T6 / IRT-6

Indicators for assessing the efficiency of the Soil-Sediment-Water-Energy nexus of resources

  • Austria
  • Belgium
  • Czech Republic
  • Europe
  • Finland
  • France
  • Germany
  • Italy
  • Netherlands
  • Poland
  • Portugal
  • Romania
  • Slovakia
  • Slovenia
  • Spain
  • Sweden
  • Switzerland
  • United Kingdom



Czech Republic

Lukas Kacena
xylukas.kacena@tacr.czhttps://www.tacr.cz/index.php/en/yespossiblynoTechnology Agency of the Czech Republic, section for management of research




Ministry of Agriculture and Food
Marion BARDYmarion.bardy@agriculture.gouv.frhttp://www,agriculture.gouv.frunknownyesyesHow to manage the multifunctionality of agricultural soils, also takes into account in the decision making - transverse to several themes. What means of action / levers for actors managing agricultural ecosystems
Global improvement of the use of natural resources Improvement of Life Cycle Analysis methods by integration of soil-based indicators ? yesmc.dictor@brgm.fr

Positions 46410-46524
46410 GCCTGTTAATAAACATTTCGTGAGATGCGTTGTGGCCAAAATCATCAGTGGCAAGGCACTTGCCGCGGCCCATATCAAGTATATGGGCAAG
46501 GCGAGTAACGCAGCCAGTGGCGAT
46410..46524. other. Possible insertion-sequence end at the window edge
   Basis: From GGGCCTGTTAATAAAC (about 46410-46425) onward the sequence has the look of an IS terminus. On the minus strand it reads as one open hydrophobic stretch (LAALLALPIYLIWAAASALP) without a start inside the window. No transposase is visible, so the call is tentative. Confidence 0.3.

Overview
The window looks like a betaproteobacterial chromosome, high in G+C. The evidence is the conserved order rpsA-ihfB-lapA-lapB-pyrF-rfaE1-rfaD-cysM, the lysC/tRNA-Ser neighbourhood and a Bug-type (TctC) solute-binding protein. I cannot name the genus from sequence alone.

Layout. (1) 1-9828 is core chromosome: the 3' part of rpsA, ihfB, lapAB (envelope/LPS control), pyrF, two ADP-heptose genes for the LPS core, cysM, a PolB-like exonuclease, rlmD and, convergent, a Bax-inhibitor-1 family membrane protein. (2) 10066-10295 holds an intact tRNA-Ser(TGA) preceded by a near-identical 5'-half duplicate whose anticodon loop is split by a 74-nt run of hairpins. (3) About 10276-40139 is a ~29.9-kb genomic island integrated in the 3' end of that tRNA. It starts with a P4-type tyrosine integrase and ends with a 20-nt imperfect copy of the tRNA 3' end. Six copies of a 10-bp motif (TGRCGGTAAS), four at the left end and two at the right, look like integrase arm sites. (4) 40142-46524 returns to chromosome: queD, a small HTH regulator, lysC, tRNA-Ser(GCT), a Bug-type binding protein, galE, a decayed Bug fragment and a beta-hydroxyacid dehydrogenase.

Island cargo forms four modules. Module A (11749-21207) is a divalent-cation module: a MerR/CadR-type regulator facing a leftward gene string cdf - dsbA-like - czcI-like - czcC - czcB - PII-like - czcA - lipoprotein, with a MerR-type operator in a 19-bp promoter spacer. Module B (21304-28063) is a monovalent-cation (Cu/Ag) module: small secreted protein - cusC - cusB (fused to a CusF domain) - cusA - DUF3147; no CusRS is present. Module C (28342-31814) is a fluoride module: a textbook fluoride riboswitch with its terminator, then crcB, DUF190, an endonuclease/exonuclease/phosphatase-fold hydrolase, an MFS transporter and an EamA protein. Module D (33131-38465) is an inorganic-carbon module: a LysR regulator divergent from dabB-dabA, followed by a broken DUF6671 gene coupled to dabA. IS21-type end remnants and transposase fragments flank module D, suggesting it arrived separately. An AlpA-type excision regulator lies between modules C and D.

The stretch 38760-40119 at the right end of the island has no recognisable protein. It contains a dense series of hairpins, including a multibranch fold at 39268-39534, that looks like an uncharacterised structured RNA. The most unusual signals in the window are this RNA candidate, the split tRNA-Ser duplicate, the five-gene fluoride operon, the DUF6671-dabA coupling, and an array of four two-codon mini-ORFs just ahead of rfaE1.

Federal Ministry of Education and Resarch
Dr. Kristina Grossk.gross@fz-juelich.dewww.ptj.deyeayesyes
Urban and rural areas are closely interrelated and depending heavily on to each other. Urbanization and digitization - these and other trends urgently need to redefine functional urban areas and the urban-rural relationships. Coping with conflicts and initiating sustainable land use is of central importance. As part of the initiative “Future Cities” urban-rural relationships are part of intensive research activities in Germany. The BMBF is therefore interested to exchange in an international dialogue.possiblyuwe.ferber@stadtland.eu